Space Station Astronaut Records Muscle Activity for Study

August 3, 2005

Expedition 11 NASA ISS Science Officer John Phillips conducted his fourth session of the Foot/Ground Reaction Forces during Spaceflight, or FOOT experiment. Phillips wore the instrumented Lower Extremity Monitoring Suit, or Lycra cycling tights, which measured his joint angles, muscle activity and forces on the feet during a typical day on the Space Station.

The human body is designed to bear weight. Without the stimulation caused by placing weight on lower extremities, whether due to the microgravity environment or lack of use on Earth, bone will lose mass and muscles will lose strength. FOOT will characterize the load placed on lower extremities during daily activities on the Space Station, and then examine how an in-flight exercise routine could prevent muscle atrophy and bone loss associated with space flight.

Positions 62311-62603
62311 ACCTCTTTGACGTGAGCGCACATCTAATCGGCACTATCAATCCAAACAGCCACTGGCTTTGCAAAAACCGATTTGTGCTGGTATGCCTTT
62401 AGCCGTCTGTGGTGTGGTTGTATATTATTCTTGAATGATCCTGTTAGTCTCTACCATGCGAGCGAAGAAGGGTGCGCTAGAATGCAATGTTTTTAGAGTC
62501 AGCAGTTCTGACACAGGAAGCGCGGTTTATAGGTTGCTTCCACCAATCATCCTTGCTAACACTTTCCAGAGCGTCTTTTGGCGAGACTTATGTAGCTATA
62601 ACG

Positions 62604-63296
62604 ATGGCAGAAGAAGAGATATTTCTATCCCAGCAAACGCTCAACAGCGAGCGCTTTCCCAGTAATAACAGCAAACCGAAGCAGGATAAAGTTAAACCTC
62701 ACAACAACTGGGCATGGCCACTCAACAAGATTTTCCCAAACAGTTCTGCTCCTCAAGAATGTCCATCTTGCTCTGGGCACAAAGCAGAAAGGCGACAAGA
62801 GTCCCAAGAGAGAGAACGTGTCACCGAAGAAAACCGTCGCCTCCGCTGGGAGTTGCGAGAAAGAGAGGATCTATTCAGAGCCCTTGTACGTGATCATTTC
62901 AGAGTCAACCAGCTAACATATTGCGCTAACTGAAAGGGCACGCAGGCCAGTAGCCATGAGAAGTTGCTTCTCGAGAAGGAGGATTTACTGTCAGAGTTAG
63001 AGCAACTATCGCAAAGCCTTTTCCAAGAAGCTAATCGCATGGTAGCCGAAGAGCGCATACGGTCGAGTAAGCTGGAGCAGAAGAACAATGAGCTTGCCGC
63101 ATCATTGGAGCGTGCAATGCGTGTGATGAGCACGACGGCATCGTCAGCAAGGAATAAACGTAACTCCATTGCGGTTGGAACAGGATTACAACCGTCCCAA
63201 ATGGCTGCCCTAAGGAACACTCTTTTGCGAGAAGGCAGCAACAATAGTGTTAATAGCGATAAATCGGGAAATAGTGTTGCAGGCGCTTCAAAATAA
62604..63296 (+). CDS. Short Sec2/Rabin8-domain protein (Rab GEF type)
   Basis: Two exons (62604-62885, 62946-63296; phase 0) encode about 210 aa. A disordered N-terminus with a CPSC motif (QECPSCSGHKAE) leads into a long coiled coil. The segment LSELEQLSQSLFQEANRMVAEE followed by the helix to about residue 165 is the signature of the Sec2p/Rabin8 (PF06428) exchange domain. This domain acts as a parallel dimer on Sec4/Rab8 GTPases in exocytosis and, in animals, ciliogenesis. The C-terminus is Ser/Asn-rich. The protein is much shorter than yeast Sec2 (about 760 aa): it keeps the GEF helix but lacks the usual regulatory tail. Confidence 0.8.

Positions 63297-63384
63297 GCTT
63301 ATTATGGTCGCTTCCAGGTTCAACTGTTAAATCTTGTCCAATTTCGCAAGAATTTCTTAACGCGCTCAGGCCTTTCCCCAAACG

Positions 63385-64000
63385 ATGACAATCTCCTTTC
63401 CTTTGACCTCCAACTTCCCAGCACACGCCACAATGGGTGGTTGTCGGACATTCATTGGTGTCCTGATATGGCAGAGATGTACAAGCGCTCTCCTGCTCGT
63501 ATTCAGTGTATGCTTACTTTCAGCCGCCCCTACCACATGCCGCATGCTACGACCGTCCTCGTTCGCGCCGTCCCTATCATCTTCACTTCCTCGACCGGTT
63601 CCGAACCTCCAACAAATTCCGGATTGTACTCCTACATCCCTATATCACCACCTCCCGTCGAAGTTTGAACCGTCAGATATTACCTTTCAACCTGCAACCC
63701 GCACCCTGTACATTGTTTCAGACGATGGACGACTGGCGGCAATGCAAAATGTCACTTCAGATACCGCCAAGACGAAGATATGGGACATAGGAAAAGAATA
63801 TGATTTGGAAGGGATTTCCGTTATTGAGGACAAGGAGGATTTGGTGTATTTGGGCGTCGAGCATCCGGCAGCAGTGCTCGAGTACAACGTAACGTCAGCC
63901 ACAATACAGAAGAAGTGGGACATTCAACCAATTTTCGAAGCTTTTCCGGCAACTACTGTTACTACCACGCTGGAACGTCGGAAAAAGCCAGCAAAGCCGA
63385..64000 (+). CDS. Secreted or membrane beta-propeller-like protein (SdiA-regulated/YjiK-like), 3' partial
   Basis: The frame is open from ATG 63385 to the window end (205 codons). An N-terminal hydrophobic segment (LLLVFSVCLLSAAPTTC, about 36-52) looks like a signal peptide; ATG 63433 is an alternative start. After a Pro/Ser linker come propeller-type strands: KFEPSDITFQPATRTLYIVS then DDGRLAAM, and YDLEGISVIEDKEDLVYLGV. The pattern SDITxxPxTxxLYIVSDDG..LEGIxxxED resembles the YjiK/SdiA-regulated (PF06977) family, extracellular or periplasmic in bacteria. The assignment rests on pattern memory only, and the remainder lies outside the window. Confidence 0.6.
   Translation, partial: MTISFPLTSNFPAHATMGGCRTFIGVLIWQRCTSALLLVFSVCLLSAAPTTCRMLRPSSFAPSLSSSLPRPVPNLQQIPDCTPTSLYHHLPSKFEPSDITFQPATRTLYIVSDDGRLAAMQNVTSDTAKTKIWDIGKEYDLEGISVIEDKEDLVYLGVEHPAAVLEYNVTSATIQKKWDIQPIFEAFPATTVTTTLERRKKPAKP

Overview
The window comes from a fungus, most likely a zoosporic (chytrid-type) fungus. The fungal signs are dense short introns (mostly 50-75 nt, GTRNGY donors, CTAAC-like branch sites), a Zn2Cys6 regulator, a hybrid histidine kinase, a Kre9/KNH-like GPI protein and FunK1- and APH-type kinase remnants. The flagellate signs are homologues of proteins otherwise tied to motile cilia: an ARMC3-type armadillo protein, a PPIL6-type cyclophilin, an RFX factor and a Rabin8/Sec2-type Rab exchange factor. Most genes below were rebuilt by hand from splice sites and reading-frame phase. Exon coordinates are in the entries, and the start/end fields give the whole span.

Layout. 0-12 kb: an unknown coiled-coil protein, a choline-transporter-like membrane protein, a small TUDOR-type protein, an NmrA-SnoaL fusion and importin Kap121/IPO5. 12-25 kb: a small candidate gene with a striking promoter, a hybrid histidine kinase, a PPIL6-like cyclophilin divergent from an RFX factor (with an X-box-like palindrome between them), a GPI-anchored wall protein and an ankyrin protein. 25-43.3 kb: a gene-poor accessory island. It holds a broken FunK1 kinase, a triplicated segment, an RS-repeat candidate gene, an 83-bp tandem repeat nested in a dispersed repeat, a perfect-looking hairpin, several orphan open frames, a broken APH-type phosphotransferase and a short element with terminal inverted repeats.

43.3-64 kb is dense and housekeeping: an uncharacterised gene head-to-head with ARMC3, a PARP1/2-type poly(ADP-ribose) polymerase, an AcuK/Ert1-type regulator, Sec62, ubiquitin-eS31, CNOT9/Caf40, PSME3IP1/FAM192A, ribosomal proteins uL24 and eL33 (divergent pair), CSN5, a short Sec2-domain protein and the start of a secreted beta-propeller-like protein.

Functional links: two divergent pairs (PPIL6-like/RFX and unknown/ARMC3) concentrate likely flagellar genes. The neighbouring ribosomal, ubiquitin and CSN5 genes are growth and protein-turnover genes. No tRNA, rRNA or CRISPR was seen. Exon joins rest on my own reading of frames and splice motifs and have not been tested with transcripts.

Focused human physiological and biological Space Station research on astronaut health and the development of countermeasures to protect crews from the space environment will allow for long duration missions to explore beyond low Earth orbit.

NASA’s payload operations team at the Marshall Center coordinates U.S. science activities on Space Station.

Explore further: Mouse sperm survives in space, but could human babies?

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